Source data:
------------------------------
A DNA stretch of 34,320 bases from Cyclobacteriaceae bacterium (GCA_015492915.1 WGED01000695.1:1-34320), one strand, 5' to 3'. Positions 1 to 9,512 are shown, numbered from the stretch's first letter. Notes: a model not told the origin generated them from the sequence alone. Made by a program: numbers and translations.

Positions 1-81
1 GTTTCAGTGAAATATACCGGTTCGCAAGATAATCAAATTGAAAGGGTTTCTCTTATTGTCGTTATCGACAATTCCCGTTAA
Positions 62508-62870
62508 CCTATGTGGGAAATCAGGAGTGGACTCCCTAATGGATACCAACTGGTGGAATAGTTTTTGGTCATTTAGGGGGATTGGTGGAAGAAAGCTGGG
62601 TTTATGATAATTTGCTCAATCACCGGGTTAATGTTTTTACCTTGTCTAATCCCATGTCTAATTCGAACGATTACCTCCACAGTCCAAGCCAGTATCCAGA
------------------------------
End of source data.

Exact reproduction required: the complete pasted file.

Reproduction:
A DNA stretch of 34,320 bases from Cyclobacteriaceae bacterium (GCA_015492915.1 WGED01000695.1:1-34320), one strand, 5' to 3'. Positions 1 to 9,512 are shown, numbered from the stretch's first letter. Notes: a model not told the origin generated them from the sequence alone. Made by a program: numbers and translations.

Positions 1-81
1 GTTTCAGTGAAATATACCGGTTCGCAAGATAATCAAATTGAAAGGGTTTCTCTTATTGTCGTTATCGACAATTCCCGTTAA
Positions 62508-62870
62508 CCTATGTGGGAAATCAGGAGTGGACTCCCTAATGGATACCAACTGGTGGAATAGTTTTTGGTCATTTAGGGGGATTGGTGGAAGAAAGCTGGG
62601 TTTATGATAATTTGCTCAATCACCGGGTTAATGTTTTTACCTTGTCTAATCCCATGTCTAATTCGAACGATTACCTCCACAGTCCAAGCCAGTATCCAGA